This idea of being interested in others doesn’t just help you make friends with them or influence them when you need them. It also puts you in the intereviewer’s seat. Asking good questions allows you to pull from someone else’s wisdom and apply it to your wisdom. It helps you understand how they think, why they do what they do, what motivates them, what their needs are, and how to collaborate with them.
Learn how to relate to other people intentionally. Help people feel important in their own world. Decide what kind of group you want to be a part of and help the whole team succeed by being generous with your talents and your sincere questions. Then, you will be respected and appreciated, and they will miss you when you’re gone, not just because of who you have become, but also because of what you have done, and the difference you have made with your life. In the meantime, you will definitely stand out from your generation.
Here’s To Your Greatness!
One thing I notice that keeps many young folk from accessing the greater treasures of teamwork, growth, and joy is the notion that when you're mad, everybody has to hear about it and pay for it.
Let me show you what I mean.
Anger is close cousins with some other negative emotions, and they tend to quickly switch places, one leading to the other before we think things through.
I get called out for being on my phone in a meeting, and it's embarrassing to get called out, so I get mad, and to get everyone's attention off of me, I blurt out "well, Mike is on his phone, too!"
We've all been there! Maybe you aren't the person who reacts that way for that situation. But here's something a little more subtle for you to consider, because if you're reading this, I know you're ready to grow.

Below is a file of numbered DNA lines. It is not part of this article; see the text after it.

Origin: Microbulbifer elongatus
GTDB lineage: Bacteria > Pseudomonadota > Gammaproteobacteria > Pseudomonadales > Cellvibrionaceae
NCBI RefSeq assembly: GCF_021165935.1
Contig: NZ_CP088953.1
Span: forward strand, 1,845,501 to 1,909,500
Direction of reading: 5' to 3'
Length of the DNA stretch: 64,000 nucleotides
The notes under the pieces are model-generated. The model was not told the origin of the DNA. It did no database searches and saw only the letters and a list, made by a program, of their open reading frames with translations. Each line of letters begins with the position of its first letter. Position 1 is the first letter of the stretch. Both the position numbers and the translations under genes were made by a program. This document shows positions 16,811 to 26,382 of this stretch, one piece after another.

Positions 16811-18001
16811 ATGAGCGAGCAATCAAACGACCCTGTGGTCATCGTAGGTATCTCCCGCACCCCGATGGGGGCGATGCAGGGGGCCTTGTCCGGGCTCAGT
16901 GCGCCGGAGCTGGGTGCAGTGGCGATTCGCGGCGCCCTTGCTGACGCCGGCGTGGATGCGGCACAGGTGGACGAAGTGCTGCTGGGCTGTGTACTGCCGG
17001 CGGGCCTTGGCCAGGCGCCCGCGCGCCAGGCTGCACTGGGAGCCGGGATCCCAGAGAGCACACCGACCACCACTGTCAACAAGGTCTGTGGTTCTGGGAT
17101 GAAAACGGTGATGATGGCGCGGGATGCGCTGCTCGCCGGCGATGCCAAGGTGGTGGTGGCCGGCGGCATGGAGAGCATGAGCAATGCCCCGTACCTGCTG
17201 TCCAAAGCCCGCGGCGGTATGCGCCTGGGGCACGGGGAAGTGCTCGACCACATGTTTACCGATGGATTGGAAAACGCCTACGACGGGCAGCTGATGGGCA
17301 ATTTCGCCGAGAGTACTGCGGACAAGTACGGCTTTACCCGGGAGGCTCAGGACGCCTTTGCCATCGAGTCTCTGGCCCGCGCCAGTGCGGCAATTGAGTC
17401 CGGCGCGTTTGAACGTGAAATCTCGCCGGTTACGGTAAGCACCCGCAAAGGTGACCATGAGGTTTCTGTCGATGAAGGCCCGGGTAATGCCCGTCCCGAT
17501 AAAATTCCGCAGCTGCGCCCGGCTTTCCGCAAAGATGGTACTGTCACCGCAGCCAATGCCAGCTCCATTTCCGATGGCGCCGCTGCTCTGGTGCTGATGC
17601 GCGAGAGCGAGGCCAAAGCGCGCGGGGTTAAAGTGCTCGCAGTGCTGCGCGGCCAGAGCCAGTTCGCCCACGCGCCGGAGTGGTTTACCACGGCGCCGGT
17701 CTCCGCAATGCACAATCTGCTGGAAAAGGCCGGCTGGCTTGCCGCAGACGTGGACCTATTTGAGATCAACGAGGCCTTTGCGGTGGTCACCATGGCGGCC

Jimmy walks into work and everyone is doing their best, but someone made a mistake. The team has been taught about the issue of keeping the doorways clear, but things got super busy, and for whatever reason, Jimmy's coworker Theresa made a stack of empty boxes near the doorway instead of stopping to take the time to move each empty box into the bin. Jimmy cruises around the corner with his coffee, talking to someone over his shoulder, and collides with the boxes, spilling his coffee. Order and neatness means a lot to Jimmy, and besides, he was really enjoying that coffee. So, he stops in his tracks and says, "Dude! This is exactly why we gotta keep those boxes out of the way! What's so difficult about that? What's it gonna take for us to stop doing that?"
When you've just experienced something that irritated you, you will absolutely sound irritated, unless you're some kind of Jedi master with superhuman self control. So, what's the good in talking when you're irritated? Why not just keep it to yourself until you're cool again? Even if Jimmy tries to roll it off as partly joking, or use his calm voice, it's still going to shine through.
Think about how that comes across to the people you're working with:
When people are in the middle of doing something tough, and they're doing their best and trying to stay ahead, they're probably not going to be in the mood to "get told" by an irritated person! That creates no gains for you or them. Even if Theresa owns it and comes and clears out the boxes, she's only doing it out of compliance, fear, embarrassment, or even being passive aggressive, shoving or kicking the boxes with extra noise while she clears them out.